‘Bessi sætti stén þæssi æftir Þorgǿt ve[lvæ]iði, faður sinn, ok þǿ Gunna bǽði. Þistill, mistill, kistill.’
‘Bessi set this stone after Þorgǿt Good-Hunter(?), his father, and they both [he and] Gunna [did this]. Thistle, mistletoe, casket.’
The Ledberg Runestone (Ög 181) is an interesting instance of mixed Pagan-Christian imagery. On side C there is a cross, while on sides A and B, where the actual inscription is located, the images seem to be of Ragnarǫk. We see on side B a man being bit on the foot by a wolf, interpreted as Odin being eaten by Fenrir, while below him another(?) man is seen reaching out, without legs.
On side A we see two men, both armed, walking in opposite directions, one flanked by what appear to be dogs or wolves. Below them is a ship. Following the interpretation of the scene as that of Ragnarǫk, we could see the ship as Naglfar, the ship on which the jǫtnar will sail west (Jǫtunheim is said to be east of Ásgarđ) at Ragnarǫk. The man flanked by hounds may again be Odin, with his wolves Geri and Freki.
My reading of the seventh word is incredibly speculative, as most of the word is missing.
The magical formula ‘þistill, mistill, kistill,’ meaning ‘thistle, mistletoe, casket,’ is a semi-common runic charm, found on several runestones, becoming extended in later Mediaeval inscriptions. It is even found in ‘Bósa saga ok Herrauðs,’ where it is used as a riddle (unsolved) at the close of the Pagan curse (continuously derided, between the fragments given, as too wicked and unchristian to be written down in full) laid against King Hring of Götaland by Bósi’s foster-mother, the witch Busla.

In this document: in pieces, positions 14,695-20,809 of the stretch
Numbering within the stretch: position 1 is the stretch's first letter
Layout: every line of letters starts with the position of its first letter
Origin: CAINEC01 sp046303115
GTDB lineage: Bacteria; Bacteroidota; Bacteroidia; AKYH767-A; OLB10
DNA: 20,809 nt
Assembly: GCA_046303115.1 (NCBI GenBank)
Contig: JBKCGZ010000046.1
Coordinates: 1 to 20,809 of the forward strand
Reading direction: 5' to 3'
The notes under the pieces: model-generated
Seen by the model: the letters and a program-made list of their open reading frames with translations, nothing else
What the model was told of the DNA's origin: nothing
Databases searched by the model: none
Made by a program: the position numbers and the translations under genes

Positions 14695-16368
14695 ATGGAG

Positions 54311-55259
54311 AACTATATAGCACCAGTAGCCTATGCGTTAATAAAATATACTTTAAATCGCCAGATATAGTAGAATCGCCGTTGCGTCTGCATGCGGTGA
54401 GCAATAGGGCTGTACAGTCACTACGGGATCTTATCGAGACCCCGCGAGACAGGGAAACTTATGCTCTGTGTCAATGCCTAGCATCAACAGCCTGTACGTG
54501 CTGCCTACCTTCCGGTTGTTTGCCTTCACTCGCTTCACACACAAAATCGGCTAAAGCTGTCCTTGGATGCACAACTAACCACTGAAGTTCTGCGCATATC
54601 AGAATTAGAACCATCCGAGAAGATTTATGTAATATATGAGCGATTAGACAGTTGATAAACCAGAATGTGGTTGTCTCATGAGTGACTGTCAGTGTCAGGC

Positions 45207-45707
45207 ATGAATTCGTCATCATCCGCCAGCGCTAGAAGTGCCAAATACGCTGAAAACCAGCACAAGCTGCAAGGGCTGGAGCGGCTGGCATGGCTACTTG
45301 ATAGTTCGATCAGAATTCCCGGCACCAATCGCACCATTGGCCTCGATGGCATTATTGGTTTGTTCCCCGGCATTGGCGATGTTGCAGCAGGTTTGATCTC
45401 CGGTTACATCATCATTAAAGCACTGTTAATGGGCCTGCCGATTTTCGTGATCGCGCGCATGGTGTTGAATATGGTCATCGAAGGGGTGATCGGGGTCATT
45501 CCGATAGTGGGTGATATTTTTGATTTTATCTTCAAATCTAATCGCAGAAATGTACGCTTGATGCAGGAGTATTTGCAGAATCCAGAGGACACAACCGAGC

Mistletoe is well known as that which kills Baldr in Norse myth, and thistle is mentioned in Fǫr Skírnis/Skírnismál, when Skírnir tells Gerđ, as part of a curse: ‘be thou as the thistle, / which was pressed / in the later part of the haying-season.’
The formula may be referencing preparation of the dead with herbs, with the ‘casket’ being a coffin.
I may return to this or another ‘þistill, mistill, kistill’ stone upon further reading, but for now see further: MacLeod, Mindy and Bernard Mees. Runic Amulets and Magic Objects. Boydell, 2006. pp. 145-6. and Thompson, Claibourne W. ‘The Runes in Bósa saga ok Herrauðs.’ Scandinavian Studies, vol. 50, no. 1, 1978, pp. 50-56. (The latter I have not yet been able to read, but recommended in Pálsson and Edwards’ translation of ‘Bósa saga ok Herrauðs.’)
Photo: Ledbergsstenen 20041231 by Olof Ekström, CC BY-SA 3.0 / Link